The three electrodes may be formed entirely of graphite. They may also be formed of any suitable form of carbon and it is advantageous that the anode and the intermediate electrode be formed at least in part of carbon for economic reasons; The intermediateelectrode has an anodieface and a cathodic face and maybe so of grap ite for the cathodic face. The anode" and cathode are connected to suitable electrical" conductors 9 and ID in the form of copper or other' metal bars with refractory or cast ironsleeves I'Z and I3 forprot'ecting the conductors where they contact the bath. v I
It will be noted that the electrodes are arranged in vertical positions. While vertical positions maybe used, the electrodes-maybein any effective inclined position providingfor: the unobstructed upward movement of liberated gas and the downward flow of reduced aluminuin. It" is important so to arrange the position of theelectrodes that the released gas iollows'the' anode face and does notflow over to the cathode area where it can oxidize the reduced aluminum It is important that the aluminum be removed from contact with the electrodes, and to this end, the aluminum is permitted to flow to the bottom of the receptacle and to accumulate at a place out of electrical contact with the electrodes. In the simple form of shell shown in Fig. 1, the bottom slopes towards the left and the metal is free to flow in that direction and enter the trough or Well I4 from which it may be removed from time to time. t V
A characteristic feature of the operation of a cell in accordance with my invention is the use ofsuch relatively low voltages as from 2 to 4 volts between the immediately adjacent ele'c trodes. the case of Fig. 1, the voltage between the anode 3" and the intermediateelectrode 5 would be from about 2 to 4 Volts and between the intermediate electrode andthe cathode 4 also from about 2 to 4 Volts. By placing the electrodes quite close together, for example, around 2 inches, If may use such low voltages, and I prefer to usesuch current densities that the IR drop through the electrolyte boundaries around the electrodes is large with respect to, or larger than, the decomposition voltage. I may use current densities through the bath between the electrodes of from 1 to amperesper square inch depending on the relative resistivity of the bath and electrodes employed. vv'ith petroleum coke electrodes the allowable current density varies from 1 to 10 amperes persq. in. The cell is so constructed and controlled as to direct the current through the bath from the anode to the cathode without flowing into the refractory. Factors which influence this flow of current are the thickness of the electrodes with respect to the distance of travel through the bath, the currentdensity, the voltage, and the non-conductivity of the pot lining at the voltages and temperatures used.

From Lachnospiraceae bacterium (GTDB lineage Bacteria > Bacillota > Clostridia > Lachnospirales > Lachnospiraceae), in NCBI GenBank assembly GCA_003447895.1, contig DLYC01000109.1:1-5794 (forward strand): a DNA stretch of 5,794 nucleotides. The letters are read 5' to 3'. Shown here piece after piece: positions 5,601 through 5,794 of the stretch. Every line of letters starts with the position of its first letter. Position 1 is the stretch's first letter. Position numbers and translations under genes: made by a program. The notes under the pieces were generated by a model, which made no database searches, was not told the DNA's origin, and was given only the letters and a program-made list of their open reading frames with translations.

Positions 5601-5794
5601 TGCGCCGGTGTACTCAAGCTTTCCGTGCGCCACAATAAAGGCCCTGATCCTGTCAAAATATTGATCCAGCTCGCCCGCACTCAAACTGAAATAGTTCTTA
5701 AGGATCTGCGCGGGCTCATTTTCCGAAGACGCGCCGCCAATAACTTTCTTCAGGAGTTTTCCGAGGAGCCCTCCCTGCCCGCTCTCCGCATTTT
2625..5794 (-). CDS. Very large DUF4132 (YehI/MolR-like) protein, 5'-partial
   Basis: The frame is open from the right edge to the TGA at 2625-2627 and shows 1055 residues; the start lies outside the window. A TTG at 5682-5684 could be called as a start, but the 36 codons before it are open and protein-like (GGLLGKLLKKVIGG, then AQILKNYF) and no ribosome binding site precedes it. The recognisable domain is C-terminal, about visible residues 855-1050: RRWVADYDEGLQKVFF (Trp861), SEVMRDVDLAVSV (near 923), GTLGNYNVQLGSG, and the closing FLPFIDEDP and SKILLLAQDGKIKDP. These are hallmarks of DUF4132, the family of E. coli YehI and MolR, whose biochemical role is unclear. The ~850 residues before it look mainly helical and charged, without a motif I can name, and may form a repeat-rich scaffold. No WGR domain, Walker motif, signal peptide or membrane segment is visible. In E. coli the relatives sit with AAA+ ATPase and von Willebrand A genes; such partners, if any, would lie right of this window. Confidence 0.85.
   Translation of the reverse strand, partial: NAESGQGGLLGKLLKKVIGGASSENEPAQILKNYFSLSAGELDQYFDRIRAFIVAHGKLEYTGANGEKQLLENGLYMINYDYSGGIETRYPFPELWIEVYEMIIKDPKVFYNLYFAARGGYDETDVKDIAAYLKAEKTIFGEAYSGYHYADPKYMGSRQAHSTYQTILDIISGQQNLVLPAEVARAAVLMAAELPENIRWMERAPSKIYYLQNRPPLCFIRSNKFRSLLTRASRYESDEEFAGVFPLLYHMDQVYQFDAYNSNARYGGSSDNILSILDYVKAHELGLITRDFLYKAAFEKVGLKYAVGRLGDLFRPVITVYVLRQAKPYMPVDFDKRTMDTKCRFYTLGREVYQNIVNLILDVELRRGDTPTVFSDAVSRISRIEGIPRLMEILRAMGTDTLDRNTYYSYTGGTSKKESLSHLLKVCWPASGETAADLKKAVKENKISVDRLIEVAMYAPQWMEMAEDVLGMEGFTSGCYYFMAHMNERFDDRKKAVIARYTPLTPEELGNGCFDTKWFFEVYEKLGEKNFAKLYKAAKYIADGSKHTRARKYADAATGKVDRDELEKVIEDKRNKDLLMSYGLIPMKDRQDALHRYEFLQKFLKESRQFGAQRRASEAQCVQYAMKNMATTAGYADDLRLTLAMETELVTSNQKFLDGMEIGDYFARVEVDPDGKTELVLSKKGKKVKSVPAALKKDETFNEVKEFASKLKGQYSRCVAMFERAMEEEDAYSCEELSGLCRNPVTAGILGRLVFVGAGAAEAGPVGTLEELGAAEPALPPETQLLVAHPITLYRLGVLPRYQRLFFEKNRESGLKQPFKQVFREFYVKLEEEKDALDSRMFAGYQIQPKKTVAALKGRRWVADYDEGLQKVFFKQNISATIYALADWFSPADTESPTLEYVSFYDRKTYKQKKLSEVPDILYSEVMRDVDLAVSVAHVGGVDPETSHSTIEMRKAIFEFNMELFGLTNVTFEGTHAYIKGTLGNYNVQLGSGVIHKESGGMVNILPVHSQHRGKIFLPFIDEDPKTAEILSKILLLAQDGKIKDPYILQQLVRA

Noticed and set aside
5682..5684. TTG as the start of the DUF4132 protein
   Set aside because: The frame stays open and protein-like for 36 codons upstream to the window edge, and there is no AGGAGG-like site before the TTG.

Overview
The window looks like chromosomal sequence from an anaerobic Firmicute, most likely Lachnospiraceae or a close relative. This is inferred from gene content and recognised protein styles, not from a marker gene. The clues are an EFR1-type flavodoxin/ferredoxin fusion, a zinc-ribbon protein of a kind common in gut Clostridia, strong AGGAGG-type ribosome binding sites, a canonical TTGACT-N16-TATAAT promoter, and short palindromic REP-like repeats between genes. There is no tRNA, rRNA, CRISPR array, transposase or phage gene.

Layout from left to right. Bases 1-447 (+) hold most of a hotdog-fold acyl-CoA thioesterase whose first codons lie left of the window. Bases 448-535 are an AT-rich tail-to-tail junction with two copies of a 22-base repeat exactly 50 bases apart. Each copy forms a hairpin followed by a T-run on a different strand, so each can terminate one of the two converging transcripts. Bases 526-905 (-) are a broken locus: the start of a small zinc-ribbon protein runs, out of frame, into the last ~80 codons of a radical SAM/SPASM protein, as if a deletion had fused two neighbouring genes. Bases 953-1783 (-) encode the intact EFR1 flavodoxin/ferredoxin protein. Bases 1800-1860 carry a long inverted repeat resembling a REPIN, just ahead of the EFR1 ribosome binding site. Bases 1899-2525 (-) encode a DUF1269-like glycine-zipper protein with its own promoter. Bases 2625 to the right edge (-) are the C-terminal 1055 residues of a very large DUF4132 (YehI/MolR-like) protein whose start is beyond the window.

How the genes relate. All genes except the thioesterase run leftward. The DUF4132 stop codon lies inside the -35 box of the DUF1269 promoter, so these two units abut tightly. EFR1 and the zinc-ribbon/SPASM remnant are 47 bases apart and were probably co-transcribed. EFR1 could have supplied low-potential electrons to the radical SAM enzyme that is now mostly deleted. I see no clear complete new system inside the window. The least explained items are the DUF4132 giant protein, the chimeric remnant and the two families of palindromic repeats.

During the operation of the cell, the bath is usually at a temperature of around 92G C. to 1000' 0. and the carbon of the anode and the anodic face of the intermediate electrode is consumed in combination with the oxygen of the alumina. By reason of the upright position of the electrodes, the gas rises and escapes through the upper surface of the bath. Reduced aluminum is deposited on the cathodic face of theintermediate electrode and on the cathode. This metal coalesces in small drops and is free to roll down the cathode face to the bottoin of the reoeptaole and now into the well l4. As the opera- 6. tion continues, the anodeand intermediate elec troae become progressively thinner. In order to rnaintainthe desired uniformelectrical oharacteristl'cs', it is accordingly necessary to makeperiodic adj-ustm ents-- in the positions of these electrcdes. This may be done simply typos-l1 ing the anodeandintermediate electrode in the" direction: of thecathode and ultimately, when" they becom too thin, removing them for reiaoernent witnfresi'i electrodes.
Thesiinplecell of Fig} 1 is a somewhat diagrammatic for the purpose of illustrating certain fundamental principles and features of apparatus which may be used in the method of the invention. oneimportant characteristic of theinv'en tion is that the current is passed from electrode to electrode wlthout'liowing through the cell walls and the collected aluminum is not in electrical contact with the" electrodes.